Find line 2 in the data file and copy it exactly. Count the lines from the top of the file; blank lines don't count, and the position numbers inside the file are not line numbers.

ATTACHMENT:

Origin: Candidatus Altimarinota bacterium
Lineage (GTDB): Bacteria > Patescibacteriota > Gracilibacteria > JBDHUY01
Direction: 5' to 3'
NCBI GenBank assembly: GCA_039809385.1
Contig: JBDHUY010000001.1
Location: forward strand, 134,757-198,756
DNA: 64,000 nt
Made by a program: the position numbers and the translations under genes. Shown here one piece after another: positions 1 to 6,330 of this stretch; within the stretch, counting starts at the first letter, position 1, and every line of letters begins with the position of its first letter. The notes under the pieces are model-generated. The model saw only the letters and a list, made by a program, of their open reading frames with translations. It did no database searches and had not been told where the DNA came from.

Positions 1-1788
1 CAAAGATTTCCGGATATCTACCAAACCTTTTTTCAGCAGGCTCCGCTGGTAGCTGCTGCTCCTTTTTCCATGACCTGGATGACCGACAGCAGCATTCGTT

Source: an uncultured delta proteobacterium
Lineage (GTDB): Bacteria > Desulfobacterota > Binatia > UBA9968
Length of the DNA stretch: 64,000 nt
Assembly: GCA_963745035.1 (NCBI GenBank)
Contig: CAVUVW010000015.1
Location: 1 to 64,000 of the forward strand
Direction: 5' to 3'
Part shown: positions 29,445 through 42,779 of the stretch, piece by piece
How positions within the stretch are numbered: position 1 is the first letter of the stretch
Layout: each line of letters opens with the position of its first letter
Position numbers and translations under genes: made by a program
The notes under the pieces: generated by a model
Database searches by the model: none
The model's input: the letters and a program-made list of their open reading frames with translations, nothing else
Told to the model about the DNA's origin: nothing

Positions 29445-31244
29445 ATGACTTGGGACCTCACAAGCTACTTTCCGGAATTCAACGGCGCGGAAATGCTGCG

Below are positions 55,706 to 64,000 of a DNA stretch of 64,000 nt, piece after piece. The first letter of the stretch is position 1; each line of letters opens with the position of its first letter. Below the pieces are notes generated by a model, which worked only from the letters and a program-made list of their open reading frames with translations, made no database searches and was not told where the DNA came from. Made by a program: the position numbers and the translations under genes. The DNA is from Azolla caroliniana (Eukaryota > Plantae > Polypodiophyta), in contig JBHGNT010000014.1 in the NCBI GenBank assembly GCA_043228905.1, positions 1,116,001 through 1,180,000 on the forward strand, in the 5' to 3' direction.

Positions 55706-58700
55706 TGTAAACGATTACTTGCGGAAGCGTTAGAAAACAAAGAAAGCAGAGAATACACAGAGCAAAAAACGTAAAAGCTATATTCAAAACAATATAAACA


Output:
Lineage (GTDB): Bacteria > Patescibacteriota > Gracilibacteria > JBDHUY01